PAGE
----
A New Jersey woman faces ten years in prison for texting while driving which caused the death of a female pedestrian.
Alexandra Mansonet, 50, was convicted of second degree vehicular homicide following a three-week trial, Prosecutor Christopher Gramiccioni said in a statement.
Monsonet was texting and driving on the morning of September 28, 2016 when her Mercedes-Benz crashed into a Toyota Corolla.
Alexandra Mansonet, 50,(pictured), was convicted of second degree vehicular homicide for causing the death of pedestrian Yuwen Wang in 2016
Mansonet was texting and driving when her vehicle struck a Toyota Corolla. She never activated her breaks and the Corolla struck Yuwen Wang
The car then struck 39-year-old pedestrian Yuwen Wang in Hazlet and killed her, according to the prosecutor.
Prosecutor Gramiccioni said in a
‘Even taking your eyes off the road for mere seconds is not worth the risk of the serious bodily injury or death that can result from texting while driving.’
The crash involved a 2000 Mercedes Benz, operated by Mansonet and a 2011 Toyota Corolla, operated by Robert Matich.
Matich’s car was turning south on Laurel Avenue approaching the intersection with Sixth Street when he observed pedestrians looking to cross Laurel Avenue at the marked crosswalk.
Matich slowed his vehicle a significant distance prior to the intersection to allow the pedestrians to cross.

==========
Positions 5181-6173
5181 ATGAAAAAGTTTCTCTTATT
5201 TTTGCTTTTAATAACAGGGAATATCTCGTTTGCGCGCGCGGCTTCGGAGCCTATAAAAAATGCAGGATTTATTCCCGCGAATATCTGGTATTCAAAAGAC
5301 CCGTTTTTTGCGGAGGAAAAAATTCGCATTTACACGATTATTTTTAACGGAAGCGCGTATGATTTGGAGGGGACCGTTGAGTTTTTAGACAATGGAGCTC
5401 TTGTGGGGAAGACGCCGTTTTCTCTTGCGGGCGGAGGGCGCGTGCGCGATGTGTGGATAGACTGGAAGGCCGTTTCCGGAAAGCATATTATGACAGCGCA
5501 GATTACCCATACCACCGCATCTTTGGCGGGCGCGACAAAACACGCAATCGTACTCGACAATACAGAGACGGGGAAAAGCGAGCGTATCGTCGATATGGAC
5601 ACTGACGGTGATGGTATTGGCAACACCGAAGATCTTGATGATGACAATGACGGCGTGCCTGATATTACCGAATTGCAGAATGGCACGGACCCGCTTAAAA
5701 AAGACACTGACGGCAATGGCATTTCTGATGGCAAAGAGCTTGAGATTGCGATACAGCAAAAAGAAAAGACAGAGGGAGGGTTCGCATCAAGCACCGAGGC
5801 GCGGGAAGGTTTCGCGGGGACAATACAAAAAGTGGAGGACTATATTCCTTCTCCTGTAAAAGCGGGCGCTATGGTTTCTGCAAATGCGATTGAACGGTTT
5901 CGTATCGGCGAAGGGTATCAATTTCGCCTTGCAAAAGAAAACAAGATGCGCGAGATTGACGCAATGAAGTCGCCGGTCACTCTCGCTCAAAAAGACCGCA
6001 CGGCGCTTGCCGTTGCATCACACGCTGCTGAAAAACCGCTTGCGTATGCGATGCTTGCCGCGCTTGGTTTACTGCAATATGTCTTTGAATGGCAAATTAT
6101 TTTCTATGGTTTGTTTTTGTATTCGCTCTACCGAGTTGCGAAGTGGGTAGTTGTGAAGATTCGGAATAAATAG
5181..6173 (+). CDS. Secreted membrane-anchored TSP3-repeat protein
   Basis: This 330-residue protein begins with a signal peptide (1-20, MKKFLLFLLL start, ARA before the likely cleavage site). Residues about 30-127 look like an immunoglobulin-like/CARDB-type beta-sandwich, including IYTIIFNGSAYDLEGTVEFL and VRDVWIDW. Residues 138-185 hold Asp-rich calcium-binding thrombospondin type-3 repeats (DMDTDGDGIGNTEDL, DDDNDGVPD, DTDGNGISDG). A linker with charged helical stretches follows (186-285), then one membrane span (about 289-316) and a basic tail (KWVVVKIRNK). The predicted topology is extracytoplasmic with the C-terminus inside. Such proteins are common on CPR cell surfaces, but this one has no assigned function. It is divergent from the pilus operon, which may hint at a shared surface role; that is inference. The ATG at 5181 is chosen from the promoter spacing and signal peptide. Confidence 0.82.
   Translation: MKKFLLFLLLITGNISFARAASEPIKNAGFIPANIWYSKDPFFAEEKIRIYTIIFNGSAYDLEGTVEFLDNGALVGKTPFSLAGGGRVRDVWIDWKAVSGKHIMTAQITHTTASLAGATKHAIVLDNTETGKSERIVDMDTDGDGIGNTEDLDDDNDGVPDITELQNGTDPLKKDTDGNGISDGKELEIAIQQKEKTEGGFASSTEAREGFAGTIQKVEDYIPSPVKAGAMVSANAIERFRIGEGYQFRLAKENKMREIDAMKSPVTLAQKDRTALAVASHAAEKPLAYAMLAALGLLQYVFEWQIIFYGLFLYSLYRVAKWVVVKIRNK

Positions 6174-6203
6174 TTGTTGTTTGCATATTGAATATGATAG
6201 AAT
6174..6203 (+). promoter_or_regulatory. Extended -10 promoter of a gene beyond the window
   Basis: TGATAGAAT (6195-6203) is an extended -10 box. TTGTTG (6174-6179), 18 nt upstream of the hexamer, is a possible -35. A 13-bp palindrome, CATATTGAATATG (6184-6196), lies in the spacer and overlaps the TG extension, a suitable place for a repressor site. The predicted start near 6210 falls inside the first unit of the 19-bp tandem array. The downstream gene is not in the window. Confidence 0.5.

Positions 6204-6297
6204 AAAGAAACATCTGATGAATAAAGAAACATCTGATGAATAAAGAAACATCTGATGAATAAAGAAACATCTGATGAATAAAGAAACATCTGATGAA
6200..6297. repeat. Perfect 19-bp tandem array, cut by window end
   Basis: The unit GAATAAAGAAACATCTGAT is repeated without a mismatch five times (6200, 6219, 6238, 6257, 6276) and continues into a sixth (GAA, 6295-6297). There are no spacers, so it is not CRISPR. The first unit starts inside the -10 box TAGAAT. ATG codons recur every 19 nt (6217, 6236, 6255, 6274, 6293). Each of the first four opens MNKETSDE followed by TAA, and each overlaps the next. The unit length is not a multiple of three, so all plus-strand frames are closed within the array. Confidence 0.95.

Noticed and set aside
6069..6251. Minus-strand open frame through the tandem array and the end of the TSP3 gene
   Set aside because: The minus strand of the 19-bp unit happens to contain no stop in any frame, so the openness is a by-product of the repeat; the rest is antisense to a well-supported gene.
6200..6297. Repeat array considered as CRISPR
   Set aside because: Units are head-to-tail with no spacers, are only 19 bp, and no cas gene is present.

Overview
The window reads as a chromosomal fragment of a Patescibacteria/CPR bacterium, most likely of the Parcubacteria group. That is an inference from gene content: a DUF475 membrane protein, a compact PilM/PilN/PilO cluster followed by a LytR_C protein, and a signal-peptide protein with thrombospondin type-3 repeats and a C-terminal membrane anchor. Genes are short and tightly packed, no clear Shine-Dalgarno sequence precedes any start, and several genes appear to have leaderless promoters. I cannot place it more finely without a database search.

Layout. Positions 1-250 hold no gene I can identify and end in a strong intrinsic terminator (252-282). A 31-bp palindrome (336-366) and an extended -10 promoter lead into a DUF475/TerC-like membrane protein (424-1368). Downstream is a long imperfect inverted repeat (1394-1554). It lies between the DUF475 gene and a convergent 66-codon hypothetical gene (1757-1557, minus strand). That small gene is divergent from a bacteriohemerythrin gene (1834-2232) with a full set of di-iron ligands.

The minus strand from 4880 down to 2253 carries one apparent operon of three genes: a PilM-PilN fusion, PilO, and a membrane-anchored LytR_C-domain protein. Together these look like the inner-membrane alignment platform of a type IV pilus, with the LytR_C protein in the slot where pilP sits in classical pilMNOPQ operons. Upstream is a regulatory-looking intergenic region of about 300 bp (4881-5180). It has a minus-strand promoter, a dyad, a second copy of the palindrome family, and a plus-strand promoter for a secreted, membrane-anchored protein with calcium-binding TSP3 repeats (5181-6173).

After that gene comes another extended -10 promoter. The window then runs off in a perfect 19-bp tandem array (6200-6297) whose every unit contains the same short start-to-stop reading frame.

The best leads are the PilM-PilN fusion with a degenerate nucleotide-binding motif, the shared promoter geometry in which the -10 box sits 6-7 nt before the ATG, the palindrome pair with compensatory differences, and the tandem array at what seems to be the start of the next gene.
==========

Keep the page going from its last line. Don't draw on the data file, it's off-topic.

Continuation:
Mansonet’s vehicle then collided with the rear of his vehicle, which was propelled forward, striking the victim.
Monmouth County Serious Collision Analysis Response Team and Hazlet Township Police Department determined Mansonet was using her cellphone while driving and made no observations of the Toyota Corolla.
The case is believed to be the first since the state legislature introduced a law in 2012, stating that use of a handheld phone while ‘driving is a reckless act that can form the basis for a vehicular homicide prosecution’
The collision occurred at approximately 8:20 a.m. on Sept. 28, 2016 at the intersection of Laurel Avenue and Sixth Street in Hazlet, New Jersey
Mansonet never activated her brakes and collided with the vehicle, causing it to move forward and strike the victim.
Wang was taken to a hospital in New Brunswick, where she died on October 3, 2016.
Investigators claimed that before the crash, Mansonet got a text message from her sister-in-law asking her what kind of food she wanted for dinner.
‘Cuban, American or Mexican. Pick one,’ the text read.
The response on her phone was ‘ME,’ which prosecutors said was the beginning of her typing out a longer answer.
Wang was on a break from her job as a scientist at a New Jersey fragrance manufacturer at the time of the incident.
Her and her husband Steven Qiu, who were trying for a baby, had celebrated their sixth wedding anniversary the night before the crash.
Wang’s widower, Steven Qiu, spoke in court after the verdict was delivered, the
Superior Court Judge Daviid F. Bauman scheduled her sentencing for January 31. Until that time she will remain free.
‘It’s going to be very difficult for her to deal with the fact that at sentencing, she could possibly be incarcerated for something we are all guilty of on a daily basis,’ attorney, Steven D. Altman, said in relation to driving and texting.
The case is believed to be the first since the state legislature introduced a law in 2012, stating that use of a handheld phone while ‘driving is a reckless act that can form the basis for a vehicular homicide prosecution.’